Goofs

When Lt. Maréchal is climbing down the rope from the watchtower the wooden window shutters can be seen closing above him even though he closed them himself minutes prior. See more »

Quotes

Capt. de Boeldieu: Out there, children play soldier...
Capt. de Boeldieu: In here, soldiers play like children.
See more »

Connections

Referenced in Manhattan (1979) See more »

Soundtracks

Si tu veux marguerite
(1913) (uncredited)
Composed by Albert Valsien
Lyrics by Vincent Telly
Performed by Julien Carette
See more »

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User Reviews

 
A Humanist Classic
31 January 2002 | by MasooSee all my reviews

Grand Illusion is a movie about class that doesn't hate anyone. How often does that happen? Yes, there are namby-pamby movies that "show all sides" and bore everyone with their non-existent point-of-view, but that's not what I mean. And, of course, there are plenty of movies about class that reveal their biases from the start; I'm rather fond of Eat the Rich movies, myself. But Grand Illusion is about class without dismissing any of its characters. The aristocrats whose world is disappearing are presented as tragic figures, stuck in a code of life that is rapidly becoming meaningless. Both aristocrats know their time is past; the French one accepts this as probably a good thing, the German one doesn't (and blames the French one's sentiments on the French Revolution), but they both know their way of life is soon to be forgotten. And it would be easy for Renoir, when he made the film in the mid-30s a French communist with proletarian sympathies, to demonize these two. But he doesn't; he allows them their humanity, which is the most characteristic feature of Renoir movies in any event (he is the great humanist of movie history).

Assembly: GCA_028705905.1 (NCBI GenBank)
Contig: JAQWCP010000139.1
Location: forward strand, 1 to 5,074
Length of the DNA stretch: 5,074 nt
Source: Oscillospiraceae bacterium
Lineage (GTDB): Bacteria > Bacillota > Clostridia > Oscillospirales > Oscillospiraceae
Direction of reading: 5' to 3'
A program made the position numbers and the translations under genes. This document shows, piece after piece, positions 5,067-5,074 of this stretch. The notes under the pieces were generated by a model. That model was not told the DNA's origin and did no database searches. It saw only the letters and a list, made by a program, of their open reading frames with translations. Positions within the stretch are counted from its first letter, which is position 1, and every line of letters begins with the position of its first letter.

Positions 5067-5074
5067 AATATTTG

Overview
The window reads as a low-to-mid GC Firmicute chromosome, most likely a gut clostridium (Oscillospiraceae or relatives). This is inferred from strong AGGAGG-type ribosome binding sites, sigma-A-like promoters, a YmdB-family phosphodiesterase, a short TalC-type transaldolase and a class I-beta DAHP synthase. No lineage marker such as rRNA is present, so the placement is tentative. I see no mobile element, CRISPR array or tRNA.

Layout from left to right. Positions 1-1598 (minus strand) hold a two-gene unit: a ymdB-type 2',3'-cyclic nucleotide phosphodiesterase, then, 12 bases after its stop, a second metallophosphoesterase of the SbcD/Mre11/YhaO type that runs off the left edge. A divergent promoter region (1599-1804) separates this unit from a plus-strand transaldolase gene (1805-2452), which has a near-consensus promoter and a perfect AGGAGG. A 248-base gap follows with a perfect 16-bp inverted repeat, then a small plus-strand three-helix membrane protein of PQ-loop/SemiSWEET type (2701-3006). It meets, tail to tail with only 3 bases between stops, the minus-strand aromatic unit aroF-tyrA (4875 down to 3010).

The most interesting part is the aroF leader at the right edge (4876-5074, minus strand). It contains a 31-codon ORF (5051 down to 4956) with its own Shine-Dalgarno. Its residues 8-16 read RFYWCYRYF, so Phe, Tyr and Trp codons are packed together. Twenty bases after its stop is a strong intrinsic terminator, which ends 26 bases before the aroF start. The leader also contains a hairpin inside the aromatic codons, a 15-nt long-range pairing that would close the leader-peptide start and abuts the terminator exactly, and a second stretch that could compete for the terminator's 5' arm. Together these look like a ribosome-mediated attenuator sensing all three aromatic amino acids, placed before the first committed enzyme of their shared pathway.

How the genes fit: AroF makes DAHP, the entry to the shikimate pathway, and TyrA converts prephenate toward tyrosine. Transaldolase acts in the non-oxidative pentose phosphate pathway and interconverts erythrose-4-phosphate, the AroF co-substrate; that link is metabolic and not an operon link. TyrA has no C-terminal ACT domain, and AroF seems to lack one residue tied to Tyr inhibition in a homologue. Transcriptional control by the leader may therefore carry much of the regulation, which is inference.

Nor does he show the collapse of the old way as an unfortunate preface to chaos. The bourgeois characters are good people. The world might be safe in their hands, as safe as in any other hands at least (except for the propensity among nations for war). All of the middle and lower-class characters in the movie are presented as people, not stereotypes. But Renoir doesn't accomplish this by collapsing all class boundaries into some homogenous universalism. These characters remain trapped within their class, and their class is clear to the viewer. The movie is not about the absence of class but about the crushing ironies of the very real existence of class in the lives of the characters. To show all classes without condescension, while retaining a particular point of view (that while people are good, it's best that the aristocratic world is in decline), is pretty amazing.

In Grand Illusion, the nominal hero is working/middle-class, but the upper class isn't evil and the lower class isn't romanticized or dismissed. And it's all accomplished in such a seamless way that many, if not most, first-time viewers might easily think it was a fine movie but something less than great. It sneaks up on you, and more than just about any film you can name, rewards multiple viewings.